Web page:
BAKERSFIELD, Calif. (KGET) — A Bakersfield man who was previously serving a life term behind bars was sentenced Tuesday to 13 years in prison after his murder conviction was overturned.
Theron Ausbie, 24, pleaded no contest to voluntary manslaughter and robbery after an appellate court, citing errors in the transcript of his confession and the trial judge’s failure to properly instruct the jury, overturned his 2015 murder conviction in the death of 45-year-old Kelly Gill.
The felony murder rule, under which Ausbie was originally convicted, was altered by state legislation that took effect Jan. 1. Prosecutors have said a plea agreement was offered in part due to the change in the law.
Under the previous iteration of the felony murder rule, defendants could be found guilty of murder and sentenced to life terms in prison in cases where they weren’t the actual killer but committed a dangerous felony such as robbery or burglary that resulted in the death of another person.
But Senate Bill 1437 now requires a person to actually commit or aid in a killing, or have the intent to kill, during the commission of a crime in order to be charged with murder. Otherwise, they could only be prosecuted for the underlying crime, whether it’s robbery, burglary, carjacking or other serious offenses.
Ausbie’s co-defendant, David Martinez, pleaded no contest to second-degree murder in Gill’s death and is serving 15 years to life.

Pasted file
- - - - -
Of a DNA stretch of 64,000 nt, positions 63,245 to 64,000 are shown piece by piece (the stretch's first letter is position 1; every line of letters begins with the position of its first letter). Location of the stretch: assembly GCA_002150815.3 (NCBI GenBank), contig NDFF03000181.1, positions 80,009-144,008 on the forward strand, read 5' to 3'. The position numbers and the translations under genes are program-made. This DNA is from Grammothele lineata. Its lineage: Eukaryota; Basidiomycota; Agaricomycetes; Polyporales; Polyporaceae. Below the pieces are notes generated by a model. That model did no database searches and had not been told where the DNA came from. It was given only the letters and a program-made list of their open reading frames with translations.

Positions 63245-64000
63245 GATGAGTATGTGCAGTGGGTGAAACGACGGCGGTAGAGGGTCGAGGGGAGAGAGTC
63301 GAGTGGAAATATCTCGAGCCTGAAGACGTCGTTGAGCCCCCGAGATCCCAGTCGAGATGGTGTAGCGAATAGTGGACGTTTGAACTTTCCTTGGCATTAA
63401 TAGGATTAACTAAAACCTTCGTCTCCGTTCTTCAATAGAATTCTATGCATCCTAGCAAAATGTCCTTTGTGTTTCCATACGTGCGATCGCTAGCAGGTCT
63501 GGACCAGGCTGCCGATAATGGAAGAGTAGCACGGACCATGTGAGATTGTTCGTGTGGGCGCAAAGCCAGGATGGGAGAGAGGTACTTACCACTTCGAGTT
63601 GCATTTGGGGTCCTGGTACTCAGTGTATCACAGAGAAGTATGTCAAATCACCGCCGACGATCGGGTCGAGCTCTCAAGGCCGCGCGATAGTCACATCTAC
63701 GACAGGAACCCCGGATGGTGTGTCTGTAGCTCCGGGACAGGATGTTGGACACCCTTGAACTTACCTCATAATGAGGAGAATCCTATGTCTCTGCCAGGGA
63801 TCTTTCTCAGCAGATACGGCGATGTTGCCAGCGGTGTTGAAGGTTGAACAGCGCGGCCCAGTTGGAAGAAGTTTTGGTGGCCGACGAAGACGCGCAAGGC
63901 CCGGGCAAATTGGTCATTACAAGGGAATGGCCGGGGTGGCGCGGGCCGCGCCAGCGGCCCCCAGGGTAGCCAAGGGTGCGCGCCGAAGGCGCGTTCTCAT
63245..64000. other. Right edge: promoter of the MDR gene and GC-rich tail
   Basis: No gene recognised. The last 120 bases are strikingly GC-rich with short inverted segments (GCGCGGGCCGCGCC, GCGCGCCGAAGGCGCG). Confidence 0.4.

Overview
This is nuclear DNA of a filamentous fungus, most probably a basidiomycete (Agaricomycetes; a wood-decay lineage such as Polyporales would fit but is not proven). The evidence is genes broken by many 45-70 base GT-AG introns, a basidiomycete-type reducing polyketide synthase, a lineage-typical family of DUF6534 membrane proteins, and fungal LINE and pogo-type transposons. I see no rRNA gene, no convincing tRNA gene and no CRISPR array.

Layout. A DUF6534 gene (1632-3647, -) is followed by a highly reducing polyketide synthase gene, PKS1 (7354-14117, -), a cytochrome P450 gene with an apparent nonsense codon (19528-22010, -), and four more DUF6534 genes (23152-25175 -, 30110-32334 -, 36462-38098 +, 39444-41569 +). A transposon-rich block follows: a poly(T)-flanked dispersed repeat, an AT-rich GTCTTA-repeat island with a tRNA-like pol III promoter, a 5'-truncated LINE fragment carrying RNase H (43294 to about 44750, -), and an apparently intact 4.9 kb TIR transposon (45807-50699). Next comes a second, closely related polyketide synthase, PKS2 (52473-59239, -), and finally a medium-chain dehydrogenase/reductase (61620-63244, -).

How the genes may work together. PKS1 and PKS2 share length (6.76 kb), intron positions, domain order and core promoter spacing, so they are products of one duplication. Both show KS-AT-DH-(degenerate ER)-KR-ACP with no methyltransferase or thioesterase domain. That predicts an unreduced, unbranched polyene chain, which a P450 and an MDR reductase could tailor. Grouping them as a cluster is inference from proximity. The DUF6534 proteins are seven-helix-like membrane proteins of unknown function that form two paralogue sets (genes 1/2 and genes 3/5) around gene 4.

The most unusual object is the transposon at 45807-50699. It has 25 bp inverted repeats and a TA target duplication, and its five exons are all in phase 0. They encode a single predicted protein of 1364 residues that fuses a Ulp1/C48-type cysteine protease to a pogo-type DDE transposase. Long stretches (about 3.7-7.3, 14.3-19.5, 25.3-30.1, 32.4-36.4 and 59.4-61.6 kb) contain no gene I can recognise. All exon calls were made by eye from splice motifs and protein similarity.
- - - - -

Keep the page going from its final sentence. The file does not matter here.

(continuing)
Ausbie, Martinez and Gill, among others, lived together at a residence in the 2300 block of Castro Lane, according to court documents.
Ausbie and Martinez came up with a plan to rob Gill of his disability checks, documents said. Gill had Wilson’s disease, resulting in too much copper in his blood and causing fatigue and loss of function in his arms and legs.
The robbery went wrong, an acquaintance of Ausbie’s told police, and Gill was suffocated on May 18, 2013.
Police found Gill’s body two days later, wrapped in blankets and clothing in the closet of Ausbie’s room, according to the documents. An autopsy showed Gill died from neck compression, similar to force used in a chokehold.
Ausbie told investigators both he and Gill were drunk and he hadn’t meant to hurt him, according to the documents. He said Gill tried to grab his throat, and a struggle ensued during which Gill died.
A jury convicted him of murder.
But the 5th District Court of Appeal, in overturning the conviction, said Superior Court Judge Charles R. Brehmer erred in not giving the jury instructions in lesser-included offenses to first-degree murder, such as second-degree murder, voluntary manslaughter and involuntary manslaughter.
The appellate court said leaving out those instructions left the jury with an “all-or-nothing choice” – either it found Ausbie guilty of murder or had to acquit him.
Also, when a recording of Ausbie’s interrogation was played, jurors were provided with a transcript containing inaccuracies, the appellate court said.